Participation in HIV cure-related research: a scoping review of the proxy literature and implications for future research.


Journal Article

OBJECTIVE: To identify the main types of HIV cure-related strategies and examine possible risks (and benefits) associated with participating in HIV cure-related research studies. METHODS: We undertook a scoping review to first map out the landscape of HIV cure-related research and then examined the risks and potential benefits associated with participating in HIV cure research. Given the early stage of many HIV cure-related studies, we used proxy literatures from non-cure HIV research and cancer research in order to anticipate possible motivators and deterrents of participation in HIV cure-related studies. RESULTS: We discussed four main categories of HIV cure-related research: (1) early antiretroviral treatment (ART); (2) latency-reversing agents (LRAs); (3) therapeutic vaccinations and immune-based therapies (IBT); and (4) stem-cell transplantation and gene therapy. At this juncture, these categories of HIV cure-related research have substantial individual risks and negligible individual and clinical benefits. Non-cure HIV research (including HIV prevention and treatment) and cancer research have empirical similarities (and differences) to HIV cure research and may provide an opportunity to anticipate ethical and logistical challenges associated with HIV cure-related research participation and decision-making. Learning from the cancer field, a strong foundation of patient-participant and clinician-researcher trust will need to be established to facilitate recruitment of participants into HIV cure-related studies. CONCLUSION: Further empirical social science and ethics research will be necessary to inform clinical HIV cure-related research. The study of participation in HIV cure-related research can gain insights from proxy fields by incorporating study elements to clearly explain motivators and deterrents to participation and to inform the implementation of HIV cure-related studies. Study-specific contexts from the reviewed literature further demonstrate the importance of various types of research to assess factors affecting participation in HIV cure-related research, including adequate formative and ethics research.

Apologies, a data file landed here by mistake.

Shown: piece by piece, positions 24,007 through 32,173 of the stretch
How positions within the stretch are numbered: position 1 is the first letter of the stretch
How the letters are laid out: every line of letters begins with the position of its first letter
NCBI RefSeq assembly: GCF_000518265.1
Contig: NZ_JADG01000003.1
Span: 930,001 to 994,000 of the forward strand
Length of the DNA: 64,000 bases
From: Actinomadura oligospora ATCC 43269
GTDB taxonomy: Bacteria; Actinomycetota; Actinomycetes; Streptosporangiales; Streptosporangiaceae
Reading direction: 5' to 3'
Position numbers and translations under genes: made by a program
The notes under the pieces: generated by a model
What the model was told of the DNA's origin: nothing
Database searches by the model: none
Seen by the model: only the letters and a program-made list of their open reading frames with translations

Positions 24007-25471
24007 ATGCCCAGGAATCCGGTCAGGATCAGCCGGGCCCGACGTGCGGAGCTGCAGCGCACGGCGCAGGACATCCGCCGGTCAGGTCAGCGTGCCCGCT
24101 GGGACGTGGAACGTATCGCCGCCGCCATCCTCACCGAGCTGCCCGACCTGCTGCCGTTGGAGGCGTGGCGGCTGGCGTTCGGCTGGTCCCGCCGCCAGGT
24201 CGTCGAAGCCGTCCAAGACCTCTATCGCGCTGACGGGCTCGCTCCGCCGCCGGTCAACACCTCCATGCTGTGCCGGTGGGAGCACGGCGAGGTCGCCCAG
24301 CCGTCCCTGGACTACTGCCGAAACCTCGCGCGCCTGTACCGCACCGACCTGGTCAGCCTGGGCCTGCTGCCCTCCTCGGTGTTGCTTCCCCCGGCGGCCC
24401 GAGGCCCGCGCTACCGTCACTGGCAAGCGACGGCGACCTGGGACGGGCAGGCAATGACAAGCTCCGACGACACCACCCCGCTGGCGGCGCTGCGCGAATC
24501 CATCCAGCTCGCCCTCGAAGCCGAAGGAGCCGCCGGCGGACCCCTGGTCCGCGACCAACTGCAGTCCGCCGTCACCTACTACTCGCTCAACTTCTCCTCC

Full Text

Duke Authors

Cited Authors

  • Dubé, K; Ramirez, C; Handibode, J; Taylor, J; Skinner, A; Greene, S; Tucker, JD

Published Date

  • October 2015

Published In

Volume / Issue

  • 1 /

Start / End Page

  • 250 - 256

PubMed ID

  • 26866059

Pubmed Central ID

  • 26866059

International Standard Serial Number (ISSN)

  • 2055-6640


  • eng

Conference Location

  • England